One of the most frustrating statements we hear is that bull markets are impossible without price/earnings ratios expanding. History shows that this simply is not true. There have been interest rate-driven bull markets during which interest rates fall and PE multiples expand, but there have also been earnings-driven bull markets during which interest rates rise and PE multiples contract.
At RBA, our portfolios are positioned for an earnings-driven bull market and this positioning increasingly seems quite out of consensus on many levels. Whether it is our view on the overall equity market, our sector preferences, or our fixed-income strategy, a broad range of data currently seem to show we are swimming upstream.
What Is An Earnings-Driven Market?
There are historically two types of bull markets: interest rate-driven and earnings-driven. Interest rate-driven markets are those characterized by falling interest rates and expanding PE multiples. Investors have become very familiar with this type of bull market because of the secular fall in interest rates since 1980. That familiarity has led investors to believe that falling interest rates and expanding multiples are the sole construction of a bull market.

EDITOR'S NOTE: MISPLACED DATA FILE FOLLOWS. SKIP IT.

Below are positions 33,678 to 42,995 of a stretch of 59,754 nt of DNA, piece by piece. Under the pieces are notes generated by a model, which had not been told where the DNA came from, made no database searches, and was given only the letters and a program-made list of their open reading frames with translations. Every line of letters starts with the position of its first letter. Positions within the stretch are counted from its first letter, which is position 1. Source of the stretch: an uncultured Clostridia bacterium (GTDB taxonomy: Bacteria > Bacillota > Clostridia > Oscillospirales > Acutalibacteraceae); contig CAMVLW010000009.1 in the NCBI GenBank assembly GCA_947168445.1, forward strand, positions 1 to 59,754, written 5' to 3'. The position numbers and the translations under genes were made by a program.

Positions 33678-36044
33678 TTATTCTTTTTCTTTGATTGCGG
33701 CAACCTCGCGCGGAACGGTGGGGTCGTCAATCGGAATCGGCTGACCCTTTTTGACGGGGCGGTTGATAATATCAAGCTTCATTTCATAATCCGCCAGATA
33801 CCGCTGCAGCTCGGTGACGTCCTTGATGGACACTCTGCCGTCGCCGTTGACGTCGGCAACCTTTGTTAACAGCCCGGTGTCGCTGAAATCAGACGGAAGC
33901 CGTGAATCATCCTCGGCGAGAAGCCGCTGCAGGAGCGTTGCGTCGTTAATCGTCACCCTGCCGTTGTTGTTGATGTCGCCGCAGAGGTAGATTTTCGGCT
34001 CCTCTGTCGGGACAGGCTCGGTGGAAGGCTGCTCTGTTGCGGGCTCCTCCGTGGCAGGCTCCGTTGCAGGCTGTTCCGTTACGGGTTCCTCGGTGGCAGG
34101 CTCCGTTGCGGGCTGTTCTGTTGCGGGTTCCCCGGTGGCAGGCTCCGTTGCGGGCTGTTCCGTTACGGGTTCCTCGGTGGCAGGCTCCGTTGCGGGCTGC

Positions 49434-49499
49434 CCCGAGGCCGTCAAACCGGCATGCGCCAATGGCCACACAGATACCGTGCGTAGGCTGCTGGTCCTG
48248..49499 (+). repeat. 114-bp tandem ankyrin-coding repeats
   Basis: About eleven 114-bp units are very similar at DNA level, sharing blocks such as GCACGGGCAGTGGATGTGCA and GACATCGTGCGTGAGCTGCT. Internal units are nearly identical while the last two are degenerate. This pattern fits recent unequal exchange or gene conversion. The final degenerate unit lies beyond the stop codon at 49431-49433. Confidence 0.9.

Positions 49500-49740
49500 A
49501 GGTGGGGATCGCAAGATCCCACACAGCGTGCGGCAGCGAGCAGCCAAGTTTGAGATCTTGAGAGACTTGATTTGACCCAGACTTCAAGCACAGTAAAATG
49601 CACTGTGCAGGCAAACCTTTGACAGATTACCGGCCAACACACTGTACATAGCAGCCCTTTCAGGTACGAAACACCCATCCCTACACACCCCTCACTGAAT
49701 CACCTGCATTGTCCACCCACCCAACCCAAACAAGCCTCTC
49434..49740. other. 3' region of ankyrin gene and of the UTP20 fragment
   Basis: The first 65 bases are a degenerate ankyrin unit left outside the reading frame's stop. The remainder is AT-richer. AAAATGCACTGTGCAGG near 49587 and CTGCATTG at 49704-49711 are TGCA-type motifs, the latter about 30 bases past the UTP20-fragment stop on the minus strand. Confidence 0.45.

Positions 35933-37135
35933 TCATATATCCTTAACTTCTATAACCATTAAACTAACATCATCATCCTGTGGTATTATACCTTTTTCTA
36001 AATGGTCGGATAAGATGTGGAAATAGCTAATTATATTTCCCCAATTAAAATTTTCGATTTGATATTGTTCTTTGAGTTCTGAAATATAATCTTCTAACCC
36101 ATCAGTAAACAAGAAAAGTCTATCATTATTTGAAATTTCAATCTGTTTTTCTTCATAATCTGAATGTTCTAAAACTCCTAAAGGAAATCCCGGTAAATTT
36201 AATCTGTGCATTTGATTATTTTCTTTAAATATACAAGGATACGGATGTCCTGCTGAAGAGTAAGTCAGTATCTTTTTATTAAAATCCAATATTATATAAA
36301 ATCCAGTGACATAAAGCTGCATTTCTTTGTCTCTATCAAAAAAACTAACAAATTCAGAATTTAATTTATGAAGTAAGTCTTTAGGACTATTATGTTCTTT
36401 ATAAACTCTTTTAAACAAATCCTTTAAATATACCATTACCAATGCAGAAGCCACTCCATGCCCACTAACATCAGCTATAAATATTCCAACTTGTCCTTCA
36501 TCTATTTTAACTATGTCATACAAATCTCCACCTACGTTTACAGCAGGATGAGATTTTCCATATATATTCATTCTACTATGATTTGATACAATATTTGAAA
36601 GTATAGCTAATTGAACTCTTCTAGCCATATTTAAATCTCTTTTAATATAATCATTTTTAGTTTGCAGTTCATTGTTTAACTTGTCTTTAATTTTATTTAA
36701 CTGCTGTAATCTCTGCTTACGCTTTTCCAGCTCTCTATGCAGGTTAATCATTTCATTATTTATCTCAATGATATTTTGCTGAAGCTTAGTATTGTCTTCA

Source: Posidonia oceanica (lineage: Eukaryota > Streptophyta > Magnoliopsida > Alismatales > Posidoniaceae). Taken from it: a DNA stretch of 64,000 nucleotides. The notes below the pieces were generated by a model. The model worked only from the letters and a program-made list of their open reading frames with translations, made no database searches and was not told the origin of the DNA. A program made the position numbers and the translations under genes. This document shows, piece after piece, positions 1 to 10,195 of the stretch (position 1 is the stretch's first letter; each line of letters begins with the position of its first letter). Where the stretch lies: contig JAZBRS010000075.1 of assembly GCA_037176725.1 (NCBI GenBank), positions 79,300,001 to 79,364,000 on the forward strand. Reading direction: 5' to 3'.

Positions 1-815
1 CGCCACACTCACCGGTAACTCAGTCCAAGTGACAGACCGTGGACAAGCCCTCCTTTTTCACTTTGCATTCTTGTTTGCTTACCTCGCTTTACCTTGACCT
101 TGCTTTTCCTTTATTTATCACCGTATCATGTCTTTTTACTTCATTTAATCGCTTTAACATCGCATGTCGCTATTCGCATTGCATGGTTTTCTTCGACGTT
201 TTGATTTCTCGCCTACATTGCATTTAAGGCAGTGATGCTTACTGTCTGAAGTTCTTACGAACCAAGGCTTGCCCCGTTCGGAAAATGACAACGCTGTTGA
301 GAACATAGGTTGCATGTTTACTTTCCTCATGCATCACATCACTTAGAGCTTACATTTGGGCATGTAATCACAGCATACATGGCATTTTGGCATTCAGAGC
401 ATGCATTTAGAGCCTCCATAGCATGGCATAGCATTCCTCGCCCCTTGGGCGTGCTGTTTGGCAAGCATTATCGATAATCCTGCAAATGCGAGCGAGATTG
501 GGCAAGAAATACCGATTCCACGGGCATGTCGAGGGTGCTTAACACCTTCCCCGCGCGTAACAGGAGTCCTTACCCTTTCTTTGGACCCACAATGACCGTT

However, there have been many periods of significant returns during rising interest rate environments. Bull markets during periods of rising interest rates are dependent on earnings growth to offset the PE multiple contraction associated with rising rates.
It is virtually a mathematical tautology that valuation multiples increase when longer-term interest rates fall because of present value theory. As interest rates fall, investors are more willing to expand the time horizon of their investments (i.e., PE multiples expand) because there are fewer shorter-duration investments that offer competitive returns. Portfolio construction during periods of falling interest rates typically focuses on making sure that PE multiples expand by “P” going up rather than by “E” going down. Stable growth companies tend to outperform cyclical companies during interest rate-driven markets because falling interest rates imply slower nominal growth, which hurts cyclical earnings. During interest rate-driven markets, “P” rises for stable growth, whereas “E” deteriorates for cyclicals.
Conversely, portfolio construction during an earnings driven-market needs to focus on PE contraction, ensuring that multiples contract by “E” going up rather than by “P” going down. Cyclicals tend to outperform stable growth during earnings driven-markets because cyclical companies’ incremental earnings growth more than offsets the negative effect of rising rates. Stable growth companies, by definition, are stable and have little or no incremental growth. Stable companies’ PEs usually contract by “P” going down because “E” is stable.
RBA Thinks The Next Year Or So Will Be An Earnings-Driven Bull Market